the other hand, to simulate the processor together with local peripheral devices and the external environment, i.e.,
transducers, control objects, etc. The absence of any link between the debugging environment and a partic
ular processor
helps in its development and makes it suitable for any processor.

A whole list of already implemented processor specifications attests to the effectiveness of the proposed approach.
These include:

• digital signal processors from Texas Instr
uments (TMS320c25, 'c30, 'c40, 'c50, 'c80 (Master Processor)) and from
Analog Devices (ADSP 210x0);

• transputers (T414, T800);

• popular microcontrollers (PIC, TMS370, MB57);

• popular microprocessors (18051, i80

i8080,i8086/87, Z80);

• older processor
s (PDP
360/370, Apple 6502);

• different hypothetical processors, such as a dataflow
controlled processor, database processor, FORTH
processor, Turing machine processor;

• programmable microcalculators (MK
61, MK

The debugging environ
ment possesses a standard interface (menus, multiwindowing, mouse support, context
help, color adjustment, maintenance) and a complete set of debugging tools comparable with the best of modem debuggers.
Moreover, a broad range of nontraditional c
apabilities that provide the developer with substantial assistance in the detection
and elimination of errors in the software and hardware systems is available.

Incremental debugging technology is among the first of the proposed nontraditional techniques.
Simulation is
performed directly on the basis of initial program texts, with the editor window and the debugger window made
compatible. Compilation of the initial text of the edited program is performed in the background mode just as it is being
and edited. This, in turn, makes possible instantaneous transition from program editing to program execution,
and conversely.

The debugging environment supports "warm start," i.e., if the developer finds an error during program execution, the
error can be
corrected right then and there, or execution continued from any point in the program or from the very start,
after suitable reinitialization of the data. Obviously, in this mode the time it takes to localize and correct errors is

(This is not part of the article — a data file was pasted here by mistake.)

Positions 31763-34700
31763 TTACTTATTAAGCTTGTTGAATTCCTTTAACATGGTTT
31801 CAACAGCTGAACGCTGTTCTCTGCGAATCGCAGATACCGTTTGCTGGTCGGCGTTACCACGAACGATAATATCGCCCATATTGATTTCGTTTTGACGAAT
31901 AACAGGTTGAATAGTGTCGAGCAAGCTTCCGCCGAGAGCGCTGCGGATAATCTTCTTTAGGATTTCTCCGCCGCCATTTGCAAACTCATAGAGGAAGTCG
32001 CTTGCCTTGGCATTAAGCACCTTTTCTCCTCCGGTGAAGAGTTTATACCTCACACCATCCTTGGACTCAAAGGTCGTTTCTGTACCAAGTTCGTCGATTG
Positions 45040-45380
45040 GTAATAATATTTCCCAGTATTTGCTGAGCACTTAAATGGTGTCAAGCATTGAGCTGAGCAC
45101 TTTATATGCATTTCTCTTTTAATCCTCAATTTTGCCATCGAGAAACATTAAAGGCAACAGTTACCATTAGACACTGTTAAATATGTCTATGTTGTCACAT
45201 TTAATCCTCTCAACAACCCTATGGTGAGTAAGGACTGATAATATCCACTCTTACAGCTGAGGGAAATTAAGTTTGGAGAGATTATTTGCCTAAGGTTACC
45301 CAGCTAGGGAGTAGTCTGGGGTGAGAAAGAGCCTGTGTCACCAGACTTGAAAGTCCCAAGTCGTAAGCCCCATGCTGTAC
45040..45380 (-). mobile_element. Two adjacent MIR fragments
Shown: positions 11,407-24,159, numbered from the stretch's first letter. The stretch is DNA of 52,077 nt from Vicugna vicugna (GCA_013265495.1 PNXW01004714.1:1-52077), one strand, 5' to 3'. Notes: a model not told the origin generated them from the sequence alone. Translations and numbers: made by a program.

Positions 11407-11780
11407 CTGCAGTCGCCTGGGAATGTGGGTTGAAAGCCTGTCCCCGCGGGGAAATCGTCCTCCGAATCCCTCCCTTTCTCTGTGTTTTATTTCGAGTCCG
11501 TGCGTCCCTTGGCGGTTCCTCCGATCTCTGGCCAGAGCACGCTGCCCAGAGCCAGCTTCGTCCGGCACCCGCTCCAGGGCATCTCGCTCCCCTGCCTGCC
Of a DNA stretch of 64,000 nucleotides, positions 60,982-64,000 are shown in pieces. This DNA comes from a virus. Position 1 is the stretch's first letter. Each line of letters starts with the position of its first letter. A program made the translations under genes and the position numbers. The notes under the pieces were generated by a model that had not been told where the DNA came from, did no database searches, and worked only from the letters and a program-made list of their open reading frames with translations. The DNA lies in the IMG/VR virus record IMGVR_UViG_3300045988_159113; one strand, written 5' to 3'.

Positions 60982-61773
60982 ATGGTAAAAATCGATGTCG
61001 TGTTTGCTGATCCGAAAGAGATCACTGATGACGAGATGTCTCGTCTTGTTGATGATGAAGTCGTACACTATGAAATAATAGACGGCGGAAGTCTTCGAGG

substantially reduced.

A s
ystem of data visualization, which is a powerful tool that is also easy for the developer to apply, is another
nontraditional tool:

• user
defined ordinal and real types (with the capability to scan data in the indicated type along with standard types,
., binary, octal, hexadecimal, symbolic, and real types in IEEE format);

• the capability to specify assembler operands and expressions on these operands directly for purposes of visualization
and to replace the Assembler
language operand and expression in

the name field by an arbitrary mnemonic (in Latin as
well as in Russian, for example, "Dlina stroki" in place of Table [AX]);

• display window, in which an arbitrary text file is read into a special window at an arbitrary position of which an
assembler operand, value of a program variable, or developer
specified element of processor memory,
peripheral device, or user
defined external environment is displayed overlying a picture (or text) that has been output.
Together with multiwindowing, this
capability makes possible effective orientation of the developer to the processes
occurring in the designed system, the debugging program, peripheral devices, and external environment;

• "device window"

once this window has been opened, the user gains ac
cess to a powerful editor of the structural and
functional circuits of the device and the names of the contacts on which the descriptions are associated automatically
with the corresponding variables;

• preservation and refreshing of the desktop (the order

and position of the program text windows, registers, memory
blocks, display windows, etc.) without having to reset the state of program execution.

The third type of nontraditional tools consists in an apparatus of "shadow" commands, These commands commenc
with a comment symbol and, therefore, when placed in the comment line or comment field, are invisible to all the other
workbenches (assemblers, debuggers). At the same time, for the debugging environment they constitute commands to
execute definite usefu
l actions:

• assign values to fragments of a designed system (command $S) or compare them to standard expressions ($T).
Shadow commands $S and $T are very useful for managing the process of computer
aided testing of subroutines and
program fragments. Moreo
ver, by means of the command $T (once it has been placed at program break points), it is
possible to manage the process of computer
aided error localization.

• assign a value to the system components randomly after execution of each instruction or after th
e passage of a certain
number of processor cycles. This command makes possible stochastic simulation of the external environment (for
example, management of the proces of interrupt simulation).

• execute the metafunction $1 (recall that any processor instr
uction is a metafunction, moreover the developer may
define his own metafunctions by means of sequential metainstructions). This shadow command is useful for the
development of powerful tests consisting of only several short lines (for management of the sh
adow cycle, shifts,
incrementing and decrementing, etc.).

• write to disk a portion of the processor storage, peripheral device, and external environment. This shadow command is
useful for producing binary prototypes. Moreover, it may be used for generatin
g the machine code for a debugging
language program.

4.4. System for computer
aided design of microprogrammed devices

The computer